Great Ice Hockey

GreatIceHockey

             Jason’s gonna getchee!

 

PLAYERS: 1-2 simultaneous

PUBLISHER: Sega

DEVELOPER: Sega

GENRE: Sports

RELEASE DATE: 1986 (US)

                                     1987 (JP)

 

And so we arrive at Great Ice Hockey, the first game I’m unable to play properly.

Sega’s first and only attempt at hockey for the Master System requires their paddle peripheral, the Sega Sports Pad, to play. There is no getting around the need for the Pad. The standard controller moves the hockey players in fits and starts, and not in the direction you want them to go. What’s a poor boy to do except save up money for the Sports Pad? The controller itself isn’t that expensive, so I should get it here before too long. Lord knows you’ve waited patiently for seven months for a Great Ice Hockey review. A couple more weeks won’t hurt ya.

 

SportsPad1

Here she is, the controller that nobody asked for.

 

In the meantime, I want to address Sega’s Sports Pad, a true monstrosity of design and a veritable offense to good taste. The Sports Pad replaces the standard controller’s D-pad for a bulbous trackball directly in the middle of the controller. Whereas buttons 1 and 2 were once on the right hand side of the controller – like all good Christian controllers – now they’re on the bottom left. Without having played or used the controller, I can only speculate that this sudden movement of tried-and-true button placement will feel strange and awkward. At least southpaws will be able to smack the crap out of the puck with ease. The trackball, in theory, should give you greater control over the hockey players, but according to the one and only review of the game I could find (courtesy of The Video Game Critic), it does the opposite. “The single most unresponsive track-ball ever produced!” he claims. I’ll be the judge of that! Er, when I get one, of course.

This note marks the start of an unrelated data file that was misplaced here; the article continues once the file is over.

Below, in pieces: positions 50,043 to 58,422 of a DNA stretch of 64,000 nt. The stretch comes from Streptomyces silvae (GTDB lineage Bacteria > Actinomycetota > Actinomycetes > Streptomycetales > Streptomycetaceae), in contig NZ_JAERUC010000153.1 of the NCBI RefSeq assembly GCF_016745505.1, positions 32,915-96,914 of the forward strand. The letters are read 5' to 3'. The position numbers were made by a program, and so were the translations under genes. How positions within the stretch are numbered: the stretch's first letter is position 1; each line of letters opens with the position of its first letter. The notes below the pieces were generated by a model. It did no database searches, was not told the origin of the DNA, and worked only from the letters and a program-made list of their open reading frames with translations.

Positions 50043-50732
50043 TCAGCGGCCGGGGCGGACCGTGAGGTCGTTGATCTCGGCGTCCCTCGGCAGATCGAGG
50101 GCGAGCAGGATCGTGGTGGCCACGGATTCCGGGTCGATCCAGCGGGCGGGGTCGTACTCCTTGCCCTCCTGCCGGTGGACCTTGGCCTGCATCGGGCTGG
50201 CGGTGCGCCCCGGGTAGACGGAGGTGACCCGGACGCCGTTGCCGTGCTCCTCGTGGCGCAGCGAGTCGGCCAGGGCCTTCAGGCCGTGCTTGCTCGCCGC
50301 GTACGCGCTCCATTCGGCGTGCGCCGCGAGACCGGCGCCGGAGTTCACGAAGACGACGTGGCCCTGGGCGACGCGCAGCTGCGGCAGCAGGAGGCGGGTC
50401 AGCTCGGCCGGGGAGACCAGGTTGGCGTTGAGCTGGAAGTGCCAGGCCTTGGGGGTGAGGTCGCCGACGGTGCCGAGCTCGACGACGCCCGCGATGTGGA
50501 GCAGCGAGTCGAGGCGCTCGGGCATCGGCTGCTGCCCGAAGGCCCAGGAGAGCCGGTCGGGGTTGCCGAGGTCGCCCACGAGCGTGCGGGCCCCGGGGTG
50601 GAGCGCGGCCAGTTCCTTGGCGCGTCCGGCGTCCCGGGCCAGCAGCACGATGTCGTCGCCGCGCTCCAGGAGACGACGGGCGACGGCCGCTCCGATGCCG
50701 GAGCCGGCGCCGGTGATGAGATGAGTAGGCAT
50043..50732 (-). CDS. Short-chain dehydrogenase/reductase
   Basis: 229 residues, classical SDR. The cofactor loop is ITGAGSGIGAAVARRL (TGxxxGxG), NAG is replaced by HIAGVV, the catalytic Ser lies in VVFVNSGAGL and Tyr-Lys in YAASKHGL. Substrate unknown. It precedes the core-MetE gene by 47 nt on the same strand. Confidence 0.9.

I will not be surprised if playing Great Ice Hockey is as painful as a belly flop into a pool of ice. The Sega Sports Pad was so unsuccessful that it only saw support for three games. And why? For starters, the Pad was too damn expensive. SegaRetro doesn’t have the dollar cost for the controller, but it does have the yen price point: 9,800 yen, which in 2014 money translates to eighty-two dollars. And this sucker was released during the ’80s, when the American economy was down and the Japanese economy was up, so there’s a good chance it cost even more in America. More importantly, there’s a good chance that the trackball is as bad as the VG Critic says it is, and that’s why I’m not looking forward to playing Great Ice Hockey. Then again, if I don’t drop my hard-earned cash onto barely working peripherals in order to play games that suck, who will? This is the life I chose, friends. All for the name of completion.